Brune left a comment about the band Aklo (Lovecraft inspired masters of ambience)  in one of my earlier posts.  If you know me well, theres a good chance you know that I’m a big fan of Lovecraft. It’s hard to be both a Lovecraft fan and RPG fan without playing Chaosium’s, Call of Cthulhu RPG. I bought the 6th edition of this game a few years back and instantly fell in love with the percentile system. My players loved the fluidity and simplicity, but above all they loved roleplaying the uncanny slide towards madness. It almost goes without saying that this game is an RPG classic.

When I first heard about Pelegrene Press’ Trail of Cthulhu I was a bit skeptical. Why fix what isn’t broke? But after a while my interest got the better of me and I had to check it out. Good thing I did.

ToC’s biggest selling point is in the assumption that a story shouldn’t be about finding the clues, but rather – what you do once you find them. Fair enough, I can understand this direction.
ToC distinguishes itself in that it allows for both a “purist” and a  “pulp” style of play. Not every player is willing to  allow their character to slip into madness so easily, and “pulp” allows for a  more heroic approach to the mythos.  And while  I personally prefer the “purist” style, I’m sure that there are many  out there who wont.

But what really impresses me about this game is that each character occupation has a “special” ability that adds  real flavor and a level of individuality to their  role. Occupation options really aren’t  limiting (and if you hate them  all –  which would be strange,  the rules allow you to make your own). The “occupations” range in style and tone  pretty  drastically, depending on what type of  game your group is playing. The “Professor” is a pretty standard fare  “purist” role, whereas the “Private Investigator” fits  more into a more “pulpy” category.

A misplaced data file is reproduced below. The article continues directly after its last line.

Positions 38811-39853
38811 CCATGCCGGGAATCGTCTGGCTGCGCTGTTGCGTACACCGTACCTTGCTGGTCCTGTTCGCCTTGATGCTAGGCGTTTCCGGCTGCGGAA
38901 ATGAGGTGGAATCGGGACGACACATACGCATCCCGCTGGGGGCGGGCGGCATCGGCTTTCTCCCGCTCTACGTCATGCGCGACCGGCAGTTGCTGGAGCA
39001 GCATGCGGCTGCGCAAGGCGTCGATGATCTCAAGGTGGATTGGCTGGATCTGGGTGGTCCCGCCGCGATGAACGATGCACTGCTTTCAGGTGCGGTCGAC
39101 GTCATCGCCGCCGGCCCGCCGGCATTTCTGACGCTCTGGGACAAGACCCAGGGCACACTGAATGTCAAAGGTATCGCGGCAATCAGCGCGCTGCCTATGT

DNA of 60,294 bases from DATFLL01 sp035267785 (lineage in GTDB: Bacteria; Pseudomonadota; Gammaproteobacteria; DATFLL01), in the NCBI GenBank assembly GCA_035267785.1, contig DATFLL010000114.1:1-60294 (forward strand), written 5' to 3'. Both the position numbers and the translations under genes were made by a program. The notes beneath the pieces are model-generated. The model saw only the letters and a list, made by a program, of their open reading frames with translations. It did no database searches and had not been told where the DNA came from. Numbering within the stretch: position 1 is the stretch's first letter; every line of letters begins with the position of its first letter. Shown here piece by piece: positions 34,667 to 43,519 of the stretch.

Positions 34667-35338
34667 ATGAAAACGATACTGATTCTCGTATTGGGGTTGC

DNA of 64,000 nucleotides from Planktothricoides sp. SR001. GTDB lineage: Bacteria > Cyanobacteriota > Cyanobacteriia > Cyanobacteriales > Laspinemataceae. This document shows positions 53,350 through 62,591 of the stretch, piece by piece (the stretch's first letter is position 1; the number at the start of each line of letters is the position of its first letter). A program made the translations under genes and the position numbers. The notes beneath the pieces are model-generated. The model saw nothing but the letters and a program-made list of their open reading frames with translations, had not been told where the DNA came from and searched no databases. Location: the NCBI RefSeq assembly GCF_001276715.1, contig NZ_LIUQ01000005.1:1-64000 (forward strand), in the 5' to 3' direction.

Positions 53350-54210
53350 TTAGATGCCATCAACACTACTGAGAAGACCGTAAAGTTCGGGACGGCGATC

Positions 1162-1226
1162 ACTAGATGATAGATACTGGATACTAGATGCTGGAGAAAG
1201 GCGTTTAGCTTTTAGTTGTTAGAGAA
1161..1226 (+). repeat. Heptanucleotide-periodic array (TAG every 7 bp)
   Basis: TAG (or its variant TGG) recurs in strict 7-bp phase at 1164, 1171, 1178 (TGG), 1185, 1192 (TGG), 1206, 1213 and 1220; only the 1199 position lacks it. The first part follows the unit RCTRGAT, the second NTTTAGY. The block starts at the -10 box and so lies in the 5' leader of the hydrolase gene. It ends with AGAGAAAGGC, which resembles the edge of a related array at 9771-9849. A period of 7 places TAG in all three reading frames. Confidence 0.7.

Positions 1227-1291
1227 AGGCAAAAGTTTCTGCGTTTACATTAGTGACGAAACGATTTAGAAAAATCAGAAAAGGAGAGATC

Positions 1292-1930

“Drives” also serve to add a layer of realism and humanity to each character. And of course these “drives” serve as  both a motivation, and a curse. But above all – “drives” keep the story moving. The gumshoe system encourages  sporadic moments of exemplary action from the character – however this is kept to a minimum. Thus, it is up to  the player to determine when it’s best to get the most out of their abilities. Once the character is pushed to their  limits, only rest (and the recovery of “stability”) can bring them back to full working order.

I really love the Gumshoe system, and I think it accomplishes just what it set out to do. I can’t say that I’m a full convert from Chaosium. But I’m definitely happy with what ToC has to offer. I’ve only play-tested this game once and I can’t wait for the next opportunity. Lovecraft offers such a fantastic blend of the unsettling, and this game really captures that feel. This game is a serious horror-game contender amongst some of the best.

I haven’t forayed too far into the horror RPG genre outside of these games and White Wolf products. Whats the scariest game you’ve ever played?

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